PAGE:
Yiddish Curiosities: a library of wonderful but forgotten Yiddish songs from the late 1920s and after (includes Polish Jewish Cabaret). Have a listen!

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4. List of the still lost songs. Do you know any of them?
5. Warszawa zumerkurs song links


Wednesday, January 3, 2018

Vos kh'hob gevolt hob ikh oysgefirt: an Aaron Lebedeff yiddish show tune made over for a girl klezmer band

UPDATE: I just found this song (without the catchy chorus, though) in a 1920 book put out by Y. L. Cahan called Yudishe Folkslieder (Yidishe folkslider) or in English "Yiddish Folksongs with Their Original Airs Collected from Oral Tradition" - the sheet music is at the bottom of this post, after the jump. And it turns out this original folksong is from a woman's point of view!

cabaret dancer 1930
You'll find this song spelled: Wus hob gewalt, hob ich oysgefirt and it was recorded by Aaron Lebedeff, with the Abe Schwartz Orchestra, as Ay, ay, vos kh'hob gevolt, hob ikh oysgefirt. written by Herman Wohl and Louis Gilrod, the song was in Israel Rosenberg's show Yankele Litvak in 1924.

David Medoff recorded it in 1923 as Vos Ich Hob Gevolt Hob Ich Ausgefirt, translated there as "What I Wanted, I Found."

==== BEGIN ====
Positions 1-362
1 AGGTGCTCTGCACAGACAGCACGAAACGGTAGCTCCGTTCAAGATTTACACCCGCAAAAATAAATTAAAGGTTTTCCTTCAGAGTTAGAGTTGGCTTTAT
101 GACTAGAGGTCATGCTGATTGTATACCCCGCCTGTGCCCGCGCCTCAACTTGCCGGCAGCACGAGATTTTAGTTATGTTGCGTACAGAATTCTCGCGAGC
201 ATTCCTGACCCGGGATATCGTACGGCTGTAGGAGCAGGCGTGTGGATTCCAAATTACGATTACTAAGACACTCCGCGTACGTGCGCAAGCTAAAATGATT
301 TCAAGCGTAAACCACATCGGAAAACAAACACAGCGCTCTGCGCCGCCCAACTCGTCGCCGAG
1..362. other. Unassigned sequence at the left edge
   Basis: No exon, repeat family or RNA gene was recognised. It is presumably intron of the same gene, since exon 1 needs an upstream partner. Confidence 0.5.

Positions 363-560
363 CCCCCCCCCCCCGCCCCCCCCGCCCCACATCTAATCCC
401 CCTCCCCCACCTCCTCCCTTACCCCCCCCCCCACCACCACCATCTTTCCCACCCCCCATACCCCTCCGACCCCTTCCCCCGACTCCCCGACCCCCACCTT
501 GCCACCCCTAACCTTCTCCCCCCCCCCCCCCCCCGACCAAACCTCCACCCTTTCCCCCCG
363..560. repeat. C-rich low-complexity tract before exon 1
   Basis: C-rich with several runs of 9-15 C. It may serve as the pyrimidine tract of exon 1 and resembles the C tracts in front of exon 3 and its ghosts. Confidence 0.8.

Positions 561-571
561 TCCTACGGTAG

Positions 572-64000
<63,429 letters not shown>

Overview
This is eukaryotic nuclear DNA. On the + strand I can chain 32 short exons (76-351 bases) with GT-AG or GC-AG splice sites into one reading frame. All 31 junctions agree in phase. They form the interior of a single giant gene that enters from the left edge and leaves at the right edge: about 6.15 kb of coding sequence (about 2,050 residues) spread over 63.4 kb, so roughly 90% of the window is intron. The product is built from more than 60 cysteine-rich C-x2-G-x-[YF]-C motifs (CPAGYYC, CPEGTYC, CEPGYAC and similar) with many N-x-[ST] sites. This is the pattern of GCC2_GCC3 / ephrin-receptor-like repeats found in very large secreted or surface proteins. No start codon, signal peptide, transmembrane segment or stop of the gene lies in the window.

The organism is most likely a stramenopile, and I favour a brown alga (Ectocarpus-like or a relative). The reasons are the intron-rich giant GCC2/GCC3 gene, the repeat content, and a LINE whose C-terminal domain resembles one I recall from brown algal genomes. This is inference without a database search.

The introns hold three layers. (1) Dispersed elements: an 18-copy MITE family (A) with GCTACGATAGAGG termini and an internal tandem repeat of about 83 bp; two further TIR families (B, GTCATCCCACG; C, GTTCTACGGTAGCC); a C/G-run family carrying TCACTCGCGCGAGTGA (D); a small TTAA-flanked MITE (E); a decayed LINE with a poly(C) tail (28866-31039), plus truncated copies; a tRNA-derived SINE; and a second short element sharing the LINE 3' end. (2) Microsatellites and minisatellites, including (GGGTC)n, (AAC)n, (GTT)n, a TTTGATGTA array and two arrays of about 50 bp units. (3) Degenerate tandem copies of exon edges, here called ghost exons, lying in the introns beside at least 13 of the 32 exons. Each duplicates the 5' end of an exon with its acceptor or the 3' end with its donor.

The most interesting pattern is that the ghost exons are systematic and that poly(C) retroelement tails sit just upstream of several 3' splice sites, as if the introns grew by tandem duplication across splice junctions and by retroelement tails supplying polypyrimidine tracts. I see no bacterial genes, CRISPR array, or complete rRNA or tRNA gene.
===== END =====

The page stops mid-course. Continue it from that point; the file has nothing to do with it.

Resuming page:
I heard the Lebedeff recording when I was at Florida Atlantic University. The words were hard to make out, but I didn't try very hard because it was all about a wife, so I decided to take snatches of what I heard and incorporate them into a new version suitable for a women's klezmer band. I couldn't do it justice as I was alone and didn't have a klezmer band with me - it deserves the whole nine yards. And drums.

If you want to write your own words too, I suggest you get a copy of Stutchkoff's Yiddish thesaurus and his Yiddish rhyming dictionary (Yidisher gramen-lexicon) and then have at it!

Continuing experiment with green screen. The glasses I wore today had a lot of glare. You live and learn.

Here's the English translation of the Yiddish lyrics I sang:

What I wanted, I succeeded in, let me go on that way.
I wanted good luck and God gave it to me.

Sisters, listen: Stay free, dance like the gypsies
Because worry and bother, they help like a bandaid on a corpse

I used to be considered a lucky girl
But luck is round, it rolls away. Now I beg and steal.

What good is hurrying to me? What good is it to rush around?
I'd rather just have good food in my belly every day

Naturally, I love a herring with potatoes,
But just grab a herring once without paying for it,
You'll sit behind bars.

I'm going to transform and vanquish indignation and rage
Friends and a warm house: that's enough pleasure for me

Away with endless trouble, with unrest and calamity
Away with melancholy, I'll soon be joyful.

Click for a larger view:

For sheet music and/or performances contact me: jane@mappamundi.com

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Anonymous Anonymous said...

Looks good! XOXO

April 16, 2015 at 11:50 AM  
Anonymous Anonymous said...

Sheva Zucker said nobody uses the verb gazlen, but it's in Stutchkoff.

April 17, 2015 at 7:30 AM  

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